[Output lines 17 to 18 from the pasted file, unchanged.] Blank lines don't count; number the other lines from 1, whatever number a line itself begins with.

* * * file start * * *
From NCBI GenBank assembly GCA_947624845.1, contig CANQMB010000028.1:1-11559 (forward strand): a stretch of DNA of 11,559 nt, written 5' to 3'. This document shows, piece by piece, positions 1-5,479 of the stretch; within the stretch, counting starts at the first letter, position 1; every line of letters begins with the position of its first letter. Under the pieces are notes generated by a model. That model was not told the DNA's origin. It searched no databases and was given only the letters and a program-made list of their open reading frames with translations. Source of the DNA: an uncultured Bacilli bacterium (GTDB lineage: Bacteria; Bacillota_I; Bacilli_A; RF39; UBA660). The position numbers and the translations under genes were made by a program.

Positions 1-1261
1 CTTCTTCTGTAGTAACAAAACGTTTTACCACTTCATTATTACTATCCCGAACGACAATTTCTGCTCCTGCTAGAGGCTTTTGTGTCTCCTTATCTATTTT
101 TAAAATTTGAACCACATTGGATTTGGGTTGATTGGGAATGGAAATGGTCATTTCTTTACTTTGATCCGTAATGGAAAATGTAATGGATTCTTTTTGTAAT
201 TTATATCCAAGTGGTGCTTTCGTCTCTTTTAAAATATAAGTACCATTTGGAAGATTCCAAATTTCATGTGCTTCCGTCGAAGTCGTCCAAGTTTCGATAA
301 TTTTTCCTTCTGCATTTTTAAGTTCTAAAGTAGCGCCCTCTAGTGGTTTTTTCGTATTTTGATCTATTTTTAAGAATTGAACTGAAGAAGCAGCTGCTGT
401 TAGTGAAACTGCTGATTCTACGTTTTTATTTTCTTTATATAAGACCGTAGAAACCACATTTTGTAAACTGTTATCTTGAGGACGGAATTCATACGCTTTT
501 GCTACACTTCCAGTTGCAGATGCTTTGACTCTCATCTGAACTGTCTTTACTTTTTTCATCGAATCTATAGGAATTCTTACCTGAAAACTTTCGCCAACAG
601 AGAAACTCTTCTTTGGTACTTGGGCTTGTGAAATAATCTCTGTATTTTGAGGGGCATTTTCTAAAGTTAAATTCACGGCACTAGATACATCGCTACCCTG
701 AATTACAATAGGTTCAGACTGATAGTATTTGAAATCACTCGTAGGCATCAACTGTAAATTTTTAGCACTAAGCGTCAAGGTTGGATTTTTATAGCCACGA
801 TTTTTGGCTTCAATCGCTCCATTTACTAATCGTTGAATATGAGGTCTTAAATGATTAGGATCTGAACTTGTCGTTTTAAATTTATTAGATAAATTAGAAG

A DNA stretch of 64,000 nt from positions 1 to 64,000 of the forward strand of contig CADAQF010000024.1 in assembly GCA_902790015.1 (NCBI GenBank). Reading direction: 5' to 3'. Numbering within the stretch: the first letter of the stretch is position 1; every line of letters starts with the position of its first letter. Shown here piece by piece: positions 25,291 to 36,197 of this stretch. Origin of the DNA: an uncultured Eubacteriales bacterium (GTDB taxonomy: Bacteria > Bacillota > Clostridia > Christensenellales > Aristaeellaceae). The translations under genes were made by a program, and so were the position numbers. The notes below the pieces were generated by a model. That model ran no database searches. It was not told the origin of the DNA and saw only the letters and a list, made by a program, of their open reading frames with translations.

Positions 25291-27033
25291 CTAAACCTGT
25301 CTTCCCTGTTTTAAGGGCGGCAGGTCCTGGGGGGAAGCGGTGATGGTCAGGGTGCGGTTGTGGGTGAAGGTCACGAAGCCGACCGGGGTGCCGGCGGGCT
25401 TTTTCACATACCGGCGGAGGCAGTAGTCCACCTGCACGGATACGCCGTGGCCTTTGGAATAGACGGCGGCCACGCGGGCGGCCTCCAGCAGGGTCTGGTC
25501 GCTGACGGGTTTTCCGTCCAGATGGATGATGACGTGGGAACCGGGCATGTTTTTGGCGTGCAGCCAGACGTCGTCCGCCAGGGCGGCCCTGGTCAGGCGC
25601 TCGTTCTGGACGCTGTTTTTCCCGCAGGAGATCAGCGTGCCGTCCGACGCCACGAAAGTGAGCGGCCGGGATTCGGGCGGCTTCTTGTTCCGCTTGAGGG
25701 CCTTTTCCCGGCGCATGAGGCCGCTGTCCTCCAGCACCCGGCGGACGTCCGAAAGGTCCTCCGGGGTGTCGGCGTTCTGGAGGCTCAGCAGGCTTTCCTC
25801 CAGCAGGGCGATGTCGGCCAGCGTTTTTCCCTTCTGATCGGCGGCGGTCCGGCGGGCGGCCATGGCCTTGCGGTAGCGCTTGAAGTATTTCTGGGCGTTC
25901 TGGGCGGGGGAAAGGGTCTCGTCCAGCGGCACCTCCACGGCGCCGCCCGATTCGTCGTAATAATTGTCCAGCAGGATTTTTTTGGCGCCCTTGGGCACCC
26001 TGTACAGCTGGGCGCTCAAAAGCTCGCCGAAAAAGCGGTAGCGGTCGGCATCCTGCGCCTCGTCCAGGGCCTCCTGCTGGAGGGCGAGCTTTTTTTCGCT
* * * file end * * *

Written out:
25501 GCTGACGGGTTTTCCGTCCAGATGGATGATGACGTGGGAACCGGGCATGTTTTTGGCGTGCAGCCAGACGTCGTCCGCCAGGGCGGCCCTGGTCAGGCGC
25601 TCGTTCTGGACGCTGTTTTTCCCGCAGGAGATCAGCGTGCCGTCCGACGCCACGAAAGTGAGCGGCCGGGATTCGGGCGGCTTCTTGTTCCGCTTGAGGG